Patterns can be found in the most unlikely of places.
You can see it in the alternating sequences of tiny hills and craters that appear when a tray of sand is shaken, and in the spirals that form when water is drained out of a bath. Even in the spots on a leopard and the stripes on a tiger.
Scientists believe that this wonderland of patterns can be explained not just by the actions of genes - in the case of those spots and stripes - and basic scientific principles, but also by mathematical rules. Pattern formation, as it is called, is a field that occupies many a mathematician trying to pin down, in theory anyway, how and why patterns come about.
But even patterns have their quirks. The quirkiest of these are the solitary features known as solitons, which appear entirely divorced from any pattern. For examples, think of the isolated hump that would appear in shaking sand, or even a solitary wave (think tsunami).
In mathematics, solitons have long graduated from theory into the real world, especially in one-dimensional forms (something that has length, but no width). Perhaps the best known of 1-D solitons are the light pulses that travel through the hair-thin optical fibre, used to transmit information and poised to revolutionise communication technology.
"What is new is solitons in 2-D," says Professor Igor Barashenkov, who specialises in the study of pattern formation and solitons, of UCT's Department of Mathematics and Applied Mathematics. The reason for this, notes Barashenkov, is that solitons in two- and three-dimensional forms are prone to "instabilities".
"The problem is that a soliton has so many directions into which it can evolve, or in which it can escape or lose its shape," he says. "So it always finds a way to either collapse or disperse. It simply can not keep its shape."
Several years ago, though, scientists found that a 2-D soliton can be sustained. As long, however, as there is a continuous energy supply to the soliton, balanced by strong dissipation, ie a continuous loss of energy to the surrounding medium, explains Barashenkov.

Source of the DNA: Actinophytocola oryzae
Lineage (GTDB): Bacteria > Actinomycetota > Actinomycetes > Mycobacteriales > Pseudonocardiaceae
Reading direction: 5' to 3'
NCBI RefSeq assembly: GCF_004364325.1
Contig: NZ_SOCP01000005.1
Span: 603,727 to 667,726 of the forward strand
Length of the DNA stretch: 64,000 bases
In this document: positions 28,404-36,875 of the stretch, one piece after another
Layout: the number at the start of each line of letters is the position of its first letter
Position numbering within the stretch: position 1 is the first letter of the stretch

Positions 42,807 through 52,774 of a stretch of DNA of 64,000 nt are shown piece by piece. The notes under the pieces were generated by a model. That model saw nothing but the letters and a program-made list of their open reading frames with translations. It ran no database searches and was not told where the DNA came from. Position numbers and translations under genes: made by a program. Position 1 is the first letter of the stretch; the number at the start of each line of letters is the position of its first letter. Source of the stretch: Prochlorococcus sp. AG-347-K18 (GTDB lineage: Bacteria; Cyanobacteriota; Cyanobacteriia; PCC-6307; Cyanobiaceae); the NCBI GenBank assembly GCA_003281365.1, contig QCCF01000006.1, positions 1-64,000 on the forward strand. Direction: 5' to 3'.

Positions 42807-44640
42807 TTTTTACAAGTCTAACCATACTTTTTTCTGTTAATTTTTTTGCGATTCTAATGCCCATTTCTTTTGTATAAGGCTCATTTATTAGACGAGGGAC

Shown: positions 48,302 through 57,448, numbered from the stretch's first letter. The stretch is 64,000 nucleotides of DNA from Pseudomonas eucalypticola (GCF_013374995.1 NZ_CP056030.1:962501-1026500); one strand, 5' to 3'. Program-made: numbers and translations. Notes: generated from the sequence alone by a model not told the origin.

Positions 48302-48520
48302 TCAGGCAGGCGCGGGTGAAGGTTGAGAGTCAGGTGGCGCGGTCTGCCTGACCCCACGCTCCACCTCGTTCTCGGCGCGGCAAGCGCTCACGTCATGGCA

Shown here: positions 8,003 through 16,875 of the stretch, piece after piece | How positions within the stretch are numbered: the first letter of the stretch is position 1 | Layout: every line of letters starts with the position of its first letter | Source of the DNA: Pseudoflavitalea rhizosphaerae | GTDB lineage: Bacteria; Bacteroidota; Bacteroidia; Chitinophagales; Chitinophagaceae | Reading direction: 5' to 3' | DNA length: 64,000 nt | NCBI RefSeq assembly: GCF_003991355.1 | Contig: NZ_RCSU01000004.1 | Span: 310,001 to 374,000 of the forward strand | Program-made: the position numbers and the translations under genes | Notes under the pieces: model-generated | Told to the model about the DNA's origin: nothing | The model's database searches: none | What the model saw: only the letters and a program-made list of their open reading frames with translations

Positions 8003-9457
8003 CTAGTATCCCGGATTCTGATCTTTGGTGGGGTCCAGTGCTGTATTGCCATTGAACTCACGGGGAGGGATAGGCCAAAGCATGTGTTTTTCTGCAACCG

"It is this self-regulating balance of gain and loss that keeps the soliton intact."
But now Barashenkov and Professor Reinhard Richter of the experimental physics group at Bayreuth University in Germany have re-written the textbooks. In a pioneering experiment involving a magnetic liquid - for their study, kerosene (paraffin) into which a powder of nano-sized rusty-iron particles has been dissolved - that is placed in a stationery magnetic field, they have shown that a soliton (nine, in fact) can keep its shape even when the energy source that first created it, in this case a hand-held electromagnet, is removed.
Clearly visible to the naked eye, the solitons can survive on the surface of the magnetic liquid for days. "They are robust and stable," says Barashenkov.
Barashenkov and Richter's first-of-a-kind findings appeared in a paper, Two-Dimensional Solitons on the Surface of Magnetic Fluids, in a recent edition of Physical Review Letters (PRL), published by the American Physical Society. It was also singled out for lay-coverage in PRL's sister-publication, the online Physical Review Focus (see http://focus.aps.org/story/v15/st18).
The experiment is, of course, of value in the study of magnetic liquids, which boasts an array of industrial and medical uses, such as in drug targeting.
But the findings also pose new challenges for mathematicians interested in the whys and hows of pattern formation, and who now have to produce an iron-clad theory for the laboratory observation. Barashenkov and others believe, for example, that patterns themselves are in fact made up of individual features such as solitons, much the same way that crystal lattices are made up of individual atoms.
"One answer is that the solitons are the basic building blocks out of which patterns are made," says Barashenkov.
That may take some time to prove. For now, though, it is agreed that the scientists' new findings, like their subject matter, certainly stand out.
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